With applications for internships and graduate jobs, the typical stage after passing the online assessments is to progress onto either a telephone or video interview (or sometimes both!). From speaking to other students here at the University of Warwick, there seems to be a mix of what people prefer between online tests and interviews, however all seem to agree that telephone and video interviews are seriously awkward and you can be faced with pretty difficult questions. Therefore, it’s best to prepare yourself as much as you can and be positive!
General Interview Tips
1. Research the company, find out any interesting facts and figure out why you’re passionate to work for them.
2. Research the company’s business sector and be aware of current issues/stories surrounding that sector.
3. Have a well thought out answer on why you want to work in the field you’re applying for.
4. In preparation, write down scenarios that you have experienced and developed skills from, which you can apply in the future (especially ones where you had to work in a team or lead a group) e.g. University projects, University society responsibilities, events during employment etc.
Telephone Interview Tips
1. Speak with energy and enthusiasm.
2. Utilise any opportunities to showcase your personality – ask the interviewer how their day has been, talk about topics not linked to the interview etc.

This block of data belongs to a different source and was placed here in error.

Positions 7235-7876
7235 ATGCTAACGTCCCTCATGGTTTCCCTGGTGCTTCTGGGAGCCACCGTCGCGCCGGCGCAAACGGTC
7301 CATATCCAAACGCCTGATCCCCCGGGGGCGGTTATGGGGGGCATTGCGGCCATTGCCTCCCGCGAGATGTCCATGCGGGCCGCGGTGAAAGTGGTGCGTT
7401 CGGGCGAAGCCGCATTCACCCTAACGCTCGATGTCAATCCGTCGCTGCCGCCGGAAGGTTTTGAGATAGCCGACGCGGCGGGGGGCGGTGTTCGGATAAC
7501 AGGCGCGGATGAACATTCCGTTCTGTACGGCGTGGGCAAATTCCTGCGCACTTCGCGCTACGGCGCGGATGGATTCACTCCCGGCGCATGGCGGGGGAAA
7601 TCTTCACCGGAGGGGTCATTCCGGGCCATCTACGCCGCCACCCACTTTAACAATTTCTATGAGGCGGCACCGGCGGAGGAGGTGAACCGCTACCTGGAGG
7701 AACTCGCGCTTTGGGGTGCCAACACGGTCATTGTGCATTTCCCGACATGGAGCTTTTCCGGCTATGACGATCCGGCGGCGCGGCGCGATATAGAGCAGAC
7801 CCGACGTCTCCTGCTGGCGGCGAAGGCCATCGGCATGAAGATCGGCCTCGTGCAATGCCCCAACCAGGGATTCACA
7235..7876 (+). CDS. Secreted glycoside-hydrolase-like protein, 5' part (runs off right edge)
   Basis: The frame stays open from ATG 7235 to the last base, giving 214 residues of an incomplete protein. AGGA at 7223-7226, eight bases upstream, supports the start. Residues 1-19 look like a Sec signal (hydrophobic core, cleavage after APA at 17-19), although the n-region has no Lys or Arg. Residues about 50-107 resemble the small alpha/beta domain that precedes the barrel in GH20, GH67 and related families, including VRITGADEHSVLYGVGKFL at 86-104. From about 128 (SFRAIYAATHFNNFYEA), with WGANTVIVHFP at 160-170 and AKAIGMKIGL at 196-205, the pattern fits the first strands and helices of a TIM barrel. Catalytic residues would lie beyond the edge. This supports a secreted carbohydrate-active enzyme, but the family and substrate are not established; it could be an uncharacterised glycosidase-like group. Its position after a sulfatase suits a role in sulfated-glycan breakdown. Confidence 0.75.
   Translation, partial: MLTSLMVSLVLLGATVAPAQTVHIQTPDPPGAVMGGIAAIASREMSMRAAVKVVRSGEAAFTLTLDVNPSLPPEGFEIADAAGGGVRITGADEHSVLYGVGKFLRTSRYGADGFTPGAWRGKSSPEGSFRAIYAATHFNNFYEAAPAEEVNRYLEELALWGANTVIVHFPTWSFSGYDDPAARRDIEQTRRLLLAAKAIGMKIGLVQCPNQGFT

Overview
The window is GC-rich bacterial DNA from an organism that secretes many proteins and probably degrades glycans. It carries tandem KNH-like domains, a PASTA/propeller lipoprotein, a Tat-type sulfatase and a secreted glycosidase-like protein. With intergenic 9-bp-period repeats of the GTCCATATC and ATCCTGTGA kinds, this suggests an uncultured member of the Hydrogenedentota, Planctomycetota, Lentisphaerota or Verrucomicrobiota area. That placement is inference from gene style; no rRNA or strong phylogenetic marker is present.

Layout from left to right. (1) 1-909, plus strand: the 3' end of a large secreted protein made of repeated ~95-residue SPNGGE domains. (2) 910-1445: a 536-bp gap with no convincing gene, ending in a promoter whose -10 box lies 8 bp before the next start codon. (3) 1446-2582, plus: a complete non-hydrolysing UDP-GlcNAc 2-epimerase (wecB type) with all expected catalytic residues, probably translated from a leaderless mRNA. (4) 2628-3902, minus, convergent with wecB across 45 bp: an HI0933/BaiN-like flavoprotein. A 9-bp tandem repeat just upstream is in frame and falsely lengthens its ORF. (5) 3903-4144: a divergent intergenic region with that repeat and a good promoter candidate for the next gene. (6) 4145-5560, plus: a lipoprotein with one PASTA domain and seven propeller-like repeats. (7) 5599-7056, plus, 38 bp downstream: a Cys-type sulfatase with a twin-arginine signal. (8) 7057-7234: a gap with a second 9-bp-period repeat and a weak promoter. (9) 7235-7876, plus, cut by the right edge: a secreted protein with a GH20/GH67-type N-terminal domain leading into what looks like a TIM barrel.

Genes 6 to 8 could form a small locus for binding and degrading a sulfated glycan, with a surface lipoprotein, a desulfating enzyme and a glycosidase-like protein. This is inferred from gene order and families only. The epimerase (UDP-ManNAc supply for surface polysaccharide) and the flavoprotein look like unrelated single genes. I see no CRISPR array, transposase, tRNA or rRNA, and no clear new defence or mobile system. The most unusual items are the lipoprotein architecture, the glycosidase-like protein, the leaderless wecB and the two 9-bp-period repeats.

3. Don’t be afraid to pause and take 30 seconds to think about your answer – you’re better off responding with a succinct and relevant answer as opposed to one that is sloppy and rushed.
4. Have questions ready to ask at the end in order to show your interest in the company and the internship/scheme you’re applying for.
Video Interview Tips
1. Look directly into the webcam and not the area on the screen that shows your visual recording.
2. Smile throughout – this is really tricky and may be something that you have to fake, but if you don’t do it then you may appear uninterested and potentially boring.
3. Utilise any opportunities to showcase your personality – laugh about aspects of scenarios that you describe, talk about how you felt whilst explaining scenarios. This can also be done if you’re provided with extra time at the end of your interview to add any remaining comments.
4. Don’t feel pressurised to use up all the available time that you have to speak – succinct answers that get straight to the point are preferred to waffley ones.
5. Have a pen, paper and calculator ready as some video interviews are actually job simulations, whereby you’ll have to review case studies and then present back via video. It also helps to have a pen and paper in case you want to write down your answer to a question during your prep time.
Those are my main tips for successfully passing telephone and video interviews, however if you have any questions or would like to discuss any of the raised topics further, feel free to comment below. Good luck to those who do have interviews coming up, remember to use any interviews that you have as practise for future ones and as guidance for assessment centres!